Dining adventures often take familiar turns

The Happy Eater

March 20, 1996|By Rob Kasper

THERE WAS A time when I generally avoided any restaurant you couldn't drive through. That was when the kids were small. That was when, in my mind, a successful dining experience meant nothing was spilled, stained or broken. For the kids, it meant the entree came with a toy.

Now the family attitude toward restaurant dining has changed. The kids, 15 and 11, are fans of eating in "real" restaurants. They like the idea of going to a place where you sit down, where a waiter serves you. And where Dad picks up the bill.

All of that makes me nervous. When our family of four sits at a table covered with a white tablecloth, I recall the time 10 years ago in Little Italy when one of the kids transformed the table cloth into a sea of spaghetti. When such memories strike, I calm myself by moving all the water glasses closer to the center of the table.

The kids don't even notice the movement of the glasses. They are busy perusing the menu, looking for something that strikes their fancy. They don't look at the prices. This, too, makes me nervous.

Veteran parents are familiar with the transformation kids make from Cheerios-eaters to restaurant-goers.

They have seen their offspring grow up and develop opinions, some lasting some fleeting, on the moral worth of vegetables, meat and salt. They have seen their once picky eaters develop palates.

These seasoned parents have told me about their experiences. I didn't pay attention. Like a lot of parents, I am amazingly myopic. I can only focus on the stage of development that my kids are in right now. I forget what happened before. I don't think I want to know what lies ahead. Perhaps this learn-as-we-go attitude is how the species survives.

About the only time our entire family eats in a restaurant is when we take a trip, like the one we took a few days ago to the Eastern Shore.

Our station wagon had not crossed the Chesapeake Bay when the debate started between the kids over where we should stop for lunch. We ended up stopping at the Chester River Inn. It is just east of the Bay Bridge. The exit off U.S. 50 was familiar to us. It was the exit we used to take when we ate at the McDonald's. Now, instead of turning left at the end of Cox Neck Road toward the McDonald's, we turned right, onto Castle Marina Road, toward the "real restaurant," the Chester River Inn.

The restaurant was the pick of the 11-year-old. Last December he had eaten the seared tenderloin there. The restaurant had become his favorite place.

It was a scenic spot, with a glass-walled dining room that overlooks boats bouncing in a nearby marina. Mark Henry, the former chef at the Milton Inn in Sparks, and his wife, Barbara, run the place. During our December visit I had given my son a taste of the delicious crab quesadillas appetizer, and I thought that this time the kid might venture out and order the Mexican flavored crab dish.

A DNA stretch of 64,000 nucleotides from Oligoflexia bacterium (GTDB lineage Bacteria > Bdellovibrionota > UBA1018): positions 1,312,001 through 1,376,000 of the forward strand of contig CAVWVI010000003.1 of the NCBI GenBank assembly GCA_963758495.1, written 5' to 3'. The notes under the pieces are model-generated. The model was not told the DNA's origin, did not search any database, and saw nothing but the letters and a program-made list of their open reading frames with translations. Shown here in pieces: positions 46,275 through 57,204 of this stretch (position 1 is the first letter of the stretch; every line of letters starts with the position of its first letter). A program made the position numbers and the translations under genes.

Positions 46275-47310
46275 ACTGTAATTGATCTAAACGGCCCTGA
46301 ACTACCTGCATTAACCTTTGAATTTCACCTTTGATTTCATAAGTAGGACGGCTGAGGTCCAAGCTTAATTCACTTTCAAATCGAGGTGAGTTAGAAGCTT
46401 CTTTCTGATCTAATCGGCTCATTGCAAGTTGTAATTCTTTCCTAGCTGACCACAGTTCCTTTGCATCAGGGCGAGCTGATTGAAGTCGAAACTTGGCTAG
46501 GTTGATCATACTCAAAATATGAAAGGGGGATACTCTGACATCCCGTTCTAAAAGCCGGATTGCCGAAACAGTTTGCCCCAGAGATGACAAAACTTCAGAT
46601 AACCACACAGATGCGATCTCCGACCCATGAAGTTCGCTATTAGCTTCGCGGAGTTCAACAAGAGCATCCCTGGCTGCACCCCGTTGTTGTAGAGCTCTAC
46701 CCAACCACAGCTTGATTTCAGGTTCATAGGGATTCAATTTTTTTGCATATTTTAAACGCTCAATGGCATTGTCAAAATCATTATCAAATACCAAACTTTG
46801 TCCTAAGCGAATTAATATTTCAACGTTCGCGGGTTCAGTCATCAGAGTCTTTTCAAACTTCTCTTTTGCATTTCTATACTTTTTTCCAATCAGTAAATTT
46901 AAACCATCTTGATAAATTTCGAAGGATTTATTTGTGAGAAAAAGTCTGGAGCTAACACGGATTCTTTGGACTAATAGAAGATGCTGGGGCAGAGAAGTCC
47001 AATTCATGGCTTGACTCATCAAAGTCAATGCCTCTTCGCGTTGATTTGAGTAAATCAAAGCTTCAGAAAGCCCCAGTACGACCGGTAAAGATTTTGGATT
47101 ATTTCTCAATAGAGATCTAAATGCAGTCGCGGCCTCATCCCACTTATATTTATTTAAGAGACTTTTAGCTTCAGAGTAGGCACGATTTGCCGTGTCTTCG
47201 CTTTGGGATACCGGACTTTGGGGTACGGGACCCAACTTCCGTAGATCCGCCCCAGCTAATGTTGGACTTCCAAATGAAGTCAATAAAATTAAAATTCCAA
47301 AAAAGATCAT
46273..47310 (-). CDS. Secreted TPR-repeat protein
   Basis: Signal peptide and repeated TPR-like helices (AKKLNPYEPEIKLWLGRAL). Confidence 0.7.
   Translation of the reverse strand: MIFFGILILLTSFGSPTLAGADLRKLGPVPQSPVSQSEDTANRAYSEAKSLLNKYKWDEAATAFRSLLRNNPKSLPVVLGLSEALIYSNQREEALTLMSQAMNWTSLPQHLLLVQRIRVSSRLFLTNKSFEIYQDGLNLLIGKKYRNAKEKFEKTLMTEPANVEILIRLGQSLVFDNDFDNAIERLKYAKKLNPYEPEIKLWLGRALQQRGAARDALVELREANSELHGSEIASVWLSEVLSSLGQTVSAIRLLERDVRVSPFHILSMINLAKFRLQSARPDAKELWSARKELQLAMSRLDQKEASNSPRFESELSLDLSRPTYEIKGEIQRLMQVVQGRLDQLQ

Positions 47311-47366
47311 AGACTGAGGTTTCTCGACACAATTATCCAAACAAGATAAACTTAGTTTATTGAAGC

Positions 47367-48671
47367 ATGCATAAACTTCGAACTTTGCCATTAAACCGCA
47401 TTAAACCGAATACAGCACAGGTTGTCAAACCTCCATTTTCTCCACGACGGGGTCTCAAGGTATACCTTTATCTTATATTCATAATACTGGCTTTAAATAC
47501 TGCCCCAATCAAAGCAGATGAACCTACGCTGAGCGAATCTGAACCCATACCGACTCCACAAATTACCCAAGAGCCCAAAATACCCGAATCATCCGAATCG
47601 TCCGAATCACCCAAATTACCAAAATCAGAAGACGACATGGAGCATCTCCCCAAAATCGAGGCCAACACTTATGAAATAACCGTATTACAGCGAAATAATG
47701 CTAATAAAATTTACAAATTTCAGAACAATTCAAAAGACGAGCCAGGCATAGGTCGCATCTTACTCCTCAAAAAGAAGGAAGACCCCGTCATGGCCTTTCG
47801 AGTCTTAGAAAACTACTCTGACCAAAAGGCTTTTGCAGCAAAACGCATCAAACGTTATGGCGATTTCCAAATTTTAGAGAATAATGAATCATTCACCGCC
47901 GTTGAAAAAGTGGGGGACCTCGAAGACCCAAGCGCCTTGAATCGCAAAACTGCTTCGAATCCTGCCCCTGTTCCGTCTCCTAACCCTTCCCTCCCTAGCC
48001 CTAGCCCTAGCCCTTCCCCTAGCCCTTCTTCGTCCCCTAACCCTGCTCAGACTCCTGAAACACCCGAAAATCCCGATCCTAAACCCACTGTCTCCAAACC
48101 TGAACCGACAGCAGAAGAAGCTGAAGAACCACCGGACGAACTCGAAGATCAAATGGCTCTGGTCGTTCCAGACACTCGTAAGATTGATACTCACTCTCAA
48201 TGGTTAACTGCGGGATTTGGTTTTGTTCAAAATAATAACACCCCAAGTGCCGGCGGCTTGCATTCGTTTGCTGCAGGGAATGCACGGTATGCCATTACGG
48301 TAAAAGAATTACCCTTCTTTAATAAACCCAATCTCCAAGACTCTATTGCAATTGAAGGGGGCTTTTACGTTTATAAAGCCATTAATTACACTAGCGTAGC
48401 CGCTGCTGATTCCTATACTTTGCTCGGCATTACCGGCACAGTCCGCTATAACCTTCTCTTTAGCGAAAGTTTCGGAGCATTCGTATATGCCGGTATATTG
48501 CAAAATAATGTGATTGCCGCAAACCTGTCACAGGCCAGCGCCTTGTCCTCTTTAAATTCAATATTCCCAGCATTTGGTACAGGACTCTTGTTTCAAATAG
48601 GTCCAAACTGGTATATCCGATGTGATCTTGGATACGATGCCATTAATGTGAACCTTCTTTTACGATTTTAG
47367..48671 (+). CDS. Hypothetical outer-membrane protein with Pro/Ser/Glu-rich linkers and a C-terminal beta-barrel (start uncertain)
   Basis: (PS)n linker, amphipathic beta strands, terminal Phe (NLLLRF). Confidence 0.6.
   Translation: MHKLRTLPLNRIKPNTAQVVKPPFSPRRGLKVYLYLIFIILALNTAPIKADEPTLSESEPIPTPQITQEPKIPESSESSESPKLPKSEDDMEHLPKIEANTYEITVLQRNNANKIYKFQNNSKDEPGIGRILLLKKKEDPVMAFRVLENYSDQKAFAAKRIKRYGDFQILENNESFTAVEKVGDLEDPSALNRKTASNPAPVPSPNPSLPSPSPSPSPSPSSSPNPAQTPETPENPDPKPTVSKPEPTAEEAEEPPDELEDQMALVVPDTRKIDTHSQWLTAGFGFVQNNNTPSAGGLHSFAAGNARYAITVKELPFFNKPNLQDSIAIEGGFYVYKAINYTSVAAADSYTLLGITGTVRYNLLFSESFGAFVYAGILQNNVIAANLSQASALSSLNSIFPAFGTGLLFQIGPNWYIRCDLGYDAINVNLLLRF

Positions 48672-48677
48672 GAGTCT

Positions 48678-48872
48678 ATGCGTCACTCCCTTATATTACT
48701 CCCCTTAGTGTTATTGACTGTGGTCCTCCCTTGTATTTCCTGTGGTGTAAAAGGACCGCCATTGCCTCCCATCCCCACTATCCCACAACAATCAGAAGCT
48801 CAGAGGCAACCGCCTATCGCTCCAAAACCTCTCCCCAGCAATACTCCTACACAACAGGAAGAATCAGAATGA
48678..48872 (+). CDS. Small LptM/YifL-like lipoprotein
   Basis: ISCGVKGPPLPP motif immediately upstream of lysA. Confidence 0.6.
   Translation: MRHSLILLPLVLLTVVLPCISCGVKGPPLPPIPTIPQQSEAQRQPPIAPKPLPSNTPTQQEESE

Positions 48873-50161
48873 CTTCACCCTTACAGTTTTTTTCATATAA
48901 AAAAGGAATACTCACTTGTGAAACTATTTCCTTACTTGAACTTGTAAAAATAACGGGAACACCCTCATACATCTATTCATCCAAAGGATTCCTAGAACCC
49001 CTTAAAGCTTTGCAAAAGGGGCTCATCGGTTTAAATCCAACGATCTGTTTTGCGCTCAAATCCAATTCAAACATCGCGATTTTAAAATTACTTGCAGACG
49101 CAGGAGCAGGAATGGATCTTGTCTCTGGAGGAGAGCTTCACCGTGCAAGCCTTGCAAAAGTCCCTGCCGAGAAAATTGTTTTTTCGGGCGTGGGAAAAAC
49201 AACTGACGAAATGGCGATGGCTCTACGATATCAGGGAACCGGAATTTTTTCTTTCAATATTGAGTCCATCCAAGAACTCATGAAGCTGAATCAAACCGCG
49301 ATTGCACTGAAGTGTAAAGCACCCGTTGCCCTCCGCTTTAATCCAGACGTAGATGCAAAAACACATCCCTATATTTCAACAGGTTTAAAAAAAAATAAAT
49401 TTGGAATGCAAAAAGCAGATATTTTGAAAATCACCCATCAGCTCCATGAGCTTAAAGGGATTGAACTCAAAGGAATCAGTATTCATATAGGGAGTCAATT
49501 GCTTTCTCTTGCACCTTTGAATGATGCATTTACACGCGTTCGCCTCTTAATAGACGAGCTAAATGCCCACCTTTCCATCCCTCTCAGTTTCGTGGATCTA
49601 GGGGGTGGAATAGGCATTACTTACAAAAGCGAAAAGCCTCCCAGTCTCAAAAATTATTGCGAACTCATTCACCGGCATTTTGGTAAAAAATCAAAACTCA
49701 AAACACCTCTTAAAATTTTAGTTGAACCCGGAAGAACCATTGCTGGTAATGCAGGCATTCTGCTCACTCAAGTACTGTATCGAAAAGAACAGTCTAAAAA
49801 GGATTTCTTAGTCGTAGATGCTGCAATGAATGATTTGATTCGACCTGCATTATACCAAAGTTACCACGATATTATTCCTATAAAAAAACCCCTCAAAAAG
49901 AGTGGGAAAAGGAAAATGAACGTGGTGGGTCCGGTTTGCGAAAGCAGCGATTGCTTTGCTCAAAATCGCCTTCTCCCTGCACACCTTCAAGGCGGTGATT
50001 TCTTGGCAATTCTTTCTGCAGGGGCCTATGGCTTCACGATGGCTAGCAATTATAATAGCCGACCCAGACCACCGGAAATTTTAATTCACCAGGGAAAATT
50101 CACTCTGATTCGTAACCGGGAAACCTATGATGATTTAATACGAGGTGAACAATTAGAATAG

Not so. He stuck with red meat, beef tips with noodles. His brother ordered a burger. "A burger," I thought, "the kid could get at McDonald's!" But I kept that thought to myself. Moreover, an unspoken creed of our clan has been you eat what you like, not what other people think you should be eating.

Nevertheless, I wanted the kids to taste something beyond beef. I gave them sample bites of my fried oyster sandwich, crunchy on the outside and moist in the middle. My wife passed around bites of her perfectly cooked rockfish. The kids took the sample bites but seemed happy with their selections.

A few days later we stopped at another real restaurant for lunch, the Town Dock on Mulberry Street in St. Michaels. It is operated by Michael Rork the former executive chef at Harbor Court Hotel, and by his wife Betsy. It is a favorite spot of our 15-year-old son, who, in previous visits to the restaurant, had consumed major portions of its special fried potatoes coated with crab seasoning.

This time we had the spicy potatoes, along with some velvety crab bisque, a couple of crab cakes and another wonderful fried oyster sandwich. We traded bites. I had a glass of terrific chardonnay from Adelsheim vineyards in Oregon. I also tried a so-so merlot from Chile.

In the middle of all this tasting and sipping, I tried to get the 11-year-old to eat a fried oyster. He took a couple of bites. He said he liked it. Then he ordered a cheeseburger and soda for lunch.

Somedays we take bold steps down life's culinary road. And on other days, we find a comfortable spot on the side of the road, and stay there.

Pub Date: 3/20/96

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